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Q: When you add or subtract fractions with unlike denominators why do you have to find LCM?

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The denominators need to be the same for subtraction. Find the Least Common Denominator for both items and then subtract.

If the denominators are not the same, then you have to use equivalent fractions which do have a common denominator . To do this, you need to find the least common multiple (LCM) of the two denominators.

No. If the denominators are the same, you subtract the numerators. If the denominators are different you have to find the least common denominator.

If the fractions have the same denominator, add and subtract the numerators as if the denominators weren't there and put the result over that denominator. Reduce if possible. If the fractions have different denominators, find the LCM of the denominators and convert the fractions to equivalent fractions with like denominators. Then add and subtract the numerators as if the denominators weren't there and put the result over that denominator. Reduce if possible.

To add and subtract fractions, you need common denominators. To find the common denominator, find the LCM of the denominators you wish to add or subtract.

If the denominators are not the same, then you have to use equivalent fractions which do have a common denominator . To do this, you need to find the least common multiple (LCM) of the two denominators. To add fractions with unlike denominators, rename the fractions with a common denominator. Then add and simplify.

To subtract fractions with like denominators, subtract the numerators , and write the difference over the denominator. Example : Find 45−25 . Since the denominators are the same, subtract the numerators.

If the denominators are not the same, then you have to use equivalent fractions which do have a common denominator . To do this, you need to find the least common multiple (LCM) of the two denominators. To add fractions with unlike denominators, rename the fractions with a common denominator.

To add and subtract fractions, you need common denominators. To find the common denominator, take the LCM of the denominators you wish to add or subtract.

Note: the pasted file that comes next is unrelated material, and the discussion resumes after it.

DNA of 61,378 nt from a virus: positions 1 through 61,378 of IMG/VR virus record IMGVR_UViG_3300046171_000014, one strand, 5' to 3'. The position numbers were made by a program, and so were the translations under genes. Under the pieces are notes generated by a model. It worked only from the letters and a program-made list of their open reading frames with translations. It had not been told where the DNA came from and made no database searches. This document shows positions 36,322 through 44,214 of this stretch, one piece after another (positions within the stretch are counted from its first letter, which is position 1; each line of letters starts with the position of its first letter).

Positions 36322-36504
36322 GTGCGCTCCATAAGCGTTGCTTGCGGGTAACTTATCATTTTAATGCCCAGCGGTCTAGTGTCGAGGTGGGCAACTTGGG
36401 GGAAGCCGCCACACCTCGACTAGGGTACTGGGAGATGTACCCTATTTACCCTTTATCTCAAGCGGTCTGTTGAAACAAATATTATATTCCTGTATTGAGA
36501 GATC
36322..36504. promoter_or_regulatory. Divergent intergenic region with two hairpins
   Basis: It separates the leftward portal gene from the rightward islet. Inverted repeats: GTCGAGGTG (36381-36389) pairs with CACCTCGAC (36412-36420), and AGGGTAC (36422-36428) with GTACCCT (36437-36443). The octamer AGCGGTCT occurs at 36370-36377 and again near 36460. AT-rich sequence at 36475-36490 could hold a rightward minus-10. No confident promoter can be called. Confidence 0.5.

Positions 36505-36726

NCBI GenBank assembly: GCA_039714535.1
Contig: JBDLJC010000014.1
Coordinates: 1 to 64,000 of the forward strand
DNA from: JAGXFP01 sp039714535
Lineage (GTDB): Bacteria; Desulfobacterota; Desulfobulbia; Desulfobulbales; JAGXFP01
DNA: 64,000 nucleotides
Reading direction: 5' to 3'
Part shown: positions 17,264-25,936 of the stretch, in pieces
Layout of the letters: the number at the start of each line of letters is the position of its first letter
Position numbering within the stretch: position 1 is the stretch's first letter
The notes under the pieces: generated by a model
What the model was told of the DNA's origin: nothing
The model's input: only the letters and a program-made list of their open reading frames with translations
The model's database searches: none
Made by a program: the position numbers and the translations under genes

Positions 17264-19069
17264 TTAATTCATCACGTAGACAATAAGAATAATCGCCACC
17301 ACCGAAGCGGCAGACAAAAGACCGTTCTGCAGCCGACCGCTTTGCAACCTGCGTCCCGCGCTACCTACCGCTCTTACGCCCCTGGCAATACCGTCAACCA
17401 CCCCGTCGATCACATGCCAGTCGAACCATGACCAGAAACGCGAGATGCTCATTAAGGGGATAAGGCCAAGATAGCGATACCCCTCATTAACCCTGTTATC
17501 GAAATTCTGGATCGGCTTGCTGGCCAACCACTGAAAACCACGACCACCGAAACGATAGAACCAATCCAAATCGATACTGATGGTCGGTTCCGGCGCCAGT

If the denominators are not the same, then you have to use equivalent fractions which do have a common denominator . To do this, you need to find the least common multiple (LCM) of the two denominators. To add fractions with unlike denominators, rename the fractions with a common denominator. Then add and simplify.

Because when you compare fractions with the same denominators, you do not have to find the least common denominator (LCM or LCD).

To add and subtract unlike fractions, find the LCM of the denominators and convert them to equivalent like fractions. You don't have to do anything to fractions to multiply them, but you may need to reduce one after multiplying. To do that, find the GCF of the numerator and the denominator and divide both of them by it. If the GCF is 1, the fraction is in its simplest form.

In order to add or subtract one fraction from another, they must have a common denominator, or the same denominator. That's because it's impossible to add two fractions that have a different number of parts.

Finding the prime factorizations of the denominators will help you find the least common denominator. Converting to equivalent fractions with like denominators will allow you to subtract them successfully.

Find the lowest common multiple of the denominators and adjust the fractions accordingly

multiply the two denominators

You first find equivalent fractions whose denominators are a common multiple of the different denominators. Teachers like you to use the least common denominator: that is not necessary although it can result in your working with smaller numbers and so make things easier.

A common denominator. The best way is to find the LCM (Lowest Common Multiple) of all the denominators - the smallest number into which all the denominators will divide. (The easiest way to do this is to multiply all the different denominators together. Once this common denominator has been found, convert all the fractions into equivalent fractions with this new denominator.

It means find the LCM of the denominators. In order to add and subtract fractions with unlike denominators, it is necessary to convert them to equivalent fractions with a common denominator. Example: 1/4 + 1/6 The LCM of 4 and 6 is 12. 1/4 = 3/12 1/6 = 2/12

Because if you skip that step . . . -- you'll need to invent your own method for adding fractions with different denominators, because every method you'll ever be taught or find on your own requires common denominators, and -- the answer you get will be wrong.

When adding and subtracting unlike fractions, it is necessary to find the LCM of the denominators, called the least common denominator. Once you have found the LCD, you can convert the fractions to equivalent fractions with a common denominator and proceed with the adding and/or subtracting. Finding an LCM will have no effect on multiplying fractions.

Knowing the LCM of the denominators will help you to find a least common denominator of unlike fractions, which will allow you to add and subtract them successfully. Knowing the GCF and LCM will not help you in multiplying them, but knowing the GCF of the numerator and denominator of a fraction will help you reduce it if necessary.

Subtract their numerators providing that they both have the same denominators.

When adding unlike fractions, find the LCM of the denominators and convert them to it.

When adding unlike fractions, find the LCM of the denominators and convert them to it.